Kikagaku Moyo

Kikagaku Moyo


With none of the delicate noodling that preceded their last London show at The Lexington, Kikagaku Moyo launched straight into an upbeat set under the railway arches that define the small venue ay London Fields Brewery.

The near capacity audience was an interesting mix of young folks and old, who danced happily with the established fanbase smilingly knowingly while the the necomers grinned in amazement as the two lead guitars and the electric sitar soared up into the psychedelic stratosphere, atop the solid bass and drums.


We were treated to a selection of songs from House In The Tall Grass, which sat comfortably alongside old favourites from previous albums, with several the songs building steadily until they erupted into full blown freak-outs that had us shouting our appreciation as they came to an end.


The only downside for me was the number of people who were out to socialise and found the seemingly irrepressible need to shout their banal conversations over the music. It’s an age-old problem but I do wish they’d naff off outside where they could hear the music and talk to each other without the need to holler.

The merch stall did an excellent trade with CD and vinyl copies of the new album flying off the shelf, as well as posters and t-shirts. In fact I bought a t-shirt, promptly gave/threw it away, then naturally had to go and buy a replacement as I loved the design.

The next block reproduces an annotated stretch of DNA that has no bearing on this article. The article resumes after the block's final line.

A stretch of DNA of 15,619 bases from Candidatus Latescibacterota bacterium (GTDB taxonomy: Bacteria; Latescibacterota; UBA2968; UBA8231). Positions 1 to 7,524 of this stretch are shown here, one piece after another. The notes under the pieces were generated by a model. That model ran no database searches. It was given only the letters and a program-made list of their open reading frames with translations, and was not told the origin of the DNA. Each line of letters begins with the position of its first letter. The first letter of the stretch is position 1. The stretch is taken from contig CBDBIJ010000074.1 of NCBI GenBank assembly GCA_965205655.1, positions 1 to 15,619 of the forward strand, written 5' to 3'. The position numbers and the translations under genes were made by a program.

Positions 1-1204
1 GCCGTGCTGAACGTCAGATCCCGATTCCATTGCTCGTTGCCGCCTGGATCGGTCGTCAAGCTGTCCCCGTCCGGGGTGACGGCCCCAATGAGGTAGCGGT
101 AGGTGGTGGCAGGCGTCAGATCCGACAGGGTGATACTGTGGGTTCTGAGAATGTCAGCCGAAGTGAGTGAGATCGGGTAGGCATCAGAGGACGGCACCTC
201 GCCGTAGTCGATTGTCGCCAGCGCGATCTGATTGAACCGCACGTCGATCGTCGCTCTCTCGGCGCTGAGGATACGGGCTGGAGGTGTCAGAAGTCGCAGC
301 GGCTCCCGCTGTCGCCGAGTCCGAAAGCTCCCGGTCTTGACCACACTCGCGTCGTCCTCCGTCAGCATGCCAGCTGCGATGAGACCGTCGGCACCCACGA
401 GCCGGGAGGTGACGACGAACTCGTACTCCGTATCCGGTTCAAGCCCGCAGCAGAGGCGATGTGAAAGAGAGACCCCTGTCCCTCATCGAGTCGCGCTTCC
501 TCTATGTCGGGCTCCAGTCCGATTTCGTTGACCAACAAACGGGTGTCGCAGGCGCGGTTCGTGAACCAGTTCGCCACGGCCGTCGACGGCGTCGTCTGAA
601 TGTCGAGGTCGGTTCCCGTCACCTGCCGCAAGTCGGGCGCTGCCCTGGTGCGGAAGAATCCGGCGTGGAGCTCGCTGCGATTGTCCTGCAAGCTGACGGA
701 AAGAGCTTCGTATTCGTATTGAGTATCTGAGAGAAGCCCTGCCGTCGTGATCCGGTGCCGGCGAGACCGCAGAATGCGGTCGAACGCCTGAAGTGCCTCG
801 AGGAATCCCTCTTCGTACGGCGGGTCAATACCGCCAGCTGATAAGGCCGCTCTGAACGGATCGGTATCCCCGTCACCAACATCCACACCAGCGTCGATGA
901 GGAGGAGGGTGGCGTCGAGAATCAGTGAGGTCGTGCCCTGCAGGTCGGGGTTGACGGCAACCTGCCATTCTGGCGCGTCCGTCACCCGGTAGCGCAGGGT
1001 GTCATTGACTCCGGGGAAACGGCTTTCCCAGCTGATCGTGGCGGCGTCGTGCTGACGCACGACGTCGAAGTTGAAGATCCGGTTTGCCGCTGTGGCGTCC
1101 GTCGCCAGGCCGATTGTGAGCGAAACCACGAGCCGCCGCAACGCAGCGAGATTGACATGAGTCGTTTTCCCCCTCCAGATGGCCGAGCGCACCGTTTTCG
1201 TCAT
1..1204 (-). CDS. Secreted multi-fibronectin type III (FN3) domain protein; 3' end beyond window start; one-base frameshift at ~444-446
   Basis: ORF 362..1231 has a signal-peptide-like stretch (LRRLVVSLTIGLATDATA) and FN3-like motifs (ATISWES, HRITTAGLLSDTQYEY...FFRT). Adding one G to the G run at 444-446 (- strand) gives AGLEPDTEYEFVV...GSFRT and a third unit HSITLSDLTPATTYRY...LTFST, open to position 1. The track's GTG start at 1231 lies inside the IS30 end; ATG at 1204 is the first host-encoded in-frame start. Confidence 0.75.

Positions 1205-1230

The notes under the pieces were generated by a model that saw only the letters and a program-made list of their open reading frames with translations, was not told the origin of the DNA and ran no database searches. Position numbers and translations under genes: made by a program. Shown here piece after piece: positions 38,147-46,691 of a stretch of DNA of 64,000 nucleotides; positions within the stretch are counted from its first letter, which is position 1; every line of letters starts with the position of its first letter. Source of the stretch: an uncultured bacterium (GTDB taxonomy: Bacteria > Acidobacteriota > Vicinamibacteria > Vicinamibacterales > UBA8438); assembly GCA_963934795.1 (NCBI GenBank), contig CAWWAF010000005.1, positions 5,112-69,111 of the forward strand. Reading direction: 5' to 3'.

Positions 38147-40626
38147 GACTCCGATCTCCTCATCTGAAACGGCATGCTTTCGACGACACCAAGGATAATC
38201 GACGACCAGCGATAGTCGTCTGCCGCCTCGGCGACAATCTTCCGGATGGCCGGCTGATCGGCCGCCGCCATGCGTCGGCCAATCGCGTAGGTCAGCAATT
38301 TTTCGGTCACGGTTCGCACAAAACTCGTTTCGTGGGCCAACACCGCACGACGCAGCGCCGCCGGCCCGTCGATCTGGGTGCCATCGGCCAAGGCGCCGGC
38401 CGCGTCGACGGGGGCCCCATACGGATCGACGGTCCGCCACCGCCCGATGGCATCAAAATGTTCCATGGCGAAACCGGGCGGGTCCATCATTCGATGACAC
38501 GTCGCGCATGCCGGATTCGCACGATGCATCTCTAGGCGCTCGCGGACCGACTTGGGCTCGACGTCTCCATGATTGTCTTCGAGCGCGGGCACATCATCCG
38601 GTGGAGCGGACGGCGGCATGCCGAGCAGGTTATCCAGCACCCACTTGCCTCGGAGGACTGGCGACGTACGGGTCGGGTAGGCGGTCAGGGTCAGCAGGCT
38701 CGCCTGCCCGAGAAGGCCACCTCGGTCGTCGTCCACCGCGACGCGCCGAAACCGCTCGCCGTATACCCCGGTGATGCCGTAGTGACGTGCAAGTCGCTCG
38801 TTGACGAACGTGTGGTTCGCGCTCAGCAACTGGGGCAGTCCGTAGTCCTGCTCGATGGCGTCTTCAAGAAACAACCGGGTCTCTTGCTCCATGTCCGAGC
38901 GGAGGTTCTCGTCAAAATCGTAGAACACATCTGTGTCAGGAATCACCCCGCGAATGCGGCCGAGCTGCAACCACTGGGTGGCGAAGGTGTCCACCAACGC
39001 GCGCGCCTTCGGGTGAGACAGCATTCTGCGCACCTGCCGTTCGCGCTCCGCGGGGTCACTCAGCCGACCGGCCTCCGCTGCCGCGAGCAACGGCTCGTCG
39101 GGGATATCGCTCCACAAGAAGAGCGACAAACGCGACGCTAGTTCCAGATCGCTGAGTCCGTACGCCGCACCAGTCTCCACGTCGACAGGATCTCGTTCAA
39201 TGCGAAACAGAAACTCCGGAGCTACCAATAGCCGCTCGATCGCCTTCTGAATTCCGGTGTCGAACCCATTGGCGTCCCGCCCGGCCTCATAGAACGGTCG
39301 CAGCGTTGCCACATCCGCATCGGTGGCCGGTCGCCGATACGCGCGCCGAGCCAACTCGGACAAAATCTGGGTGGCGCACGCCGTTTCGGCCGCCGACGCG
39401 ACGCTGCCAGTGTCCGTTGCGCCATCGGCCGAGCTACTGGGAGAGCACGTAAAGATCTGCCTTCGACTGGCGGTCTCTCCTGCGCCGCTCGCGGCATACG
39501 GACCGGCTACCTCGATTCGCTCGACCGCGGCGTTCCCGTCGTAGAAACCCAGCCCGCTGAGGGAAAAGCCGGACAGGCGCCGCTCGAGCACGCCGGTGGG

Still, that aside Kikagaku Moyo were amazing and I had a great (and somewhat chaotic) night amongst friends new and old that completely eclipsed any minor annoyances.



I first encountered Tau’s folky drone on the superb first Fuzz Club compilation, and was therefore excited to see them on the bill supporting one of my favourite bands. In the flesh their sound was considerably less polished but no less exciting for that, with sparse pre-recorded rhythms overlayed by distorted semi-acoustic guitar and an interesting mix-and-match kit of of percussive instruments. The vocals, shared between the drummer and the guitarists, tended toward chants and utterances, and the songs combined all of these elements into entrancing, irresistible dances that made for an excellent warm-up for what was to follow.

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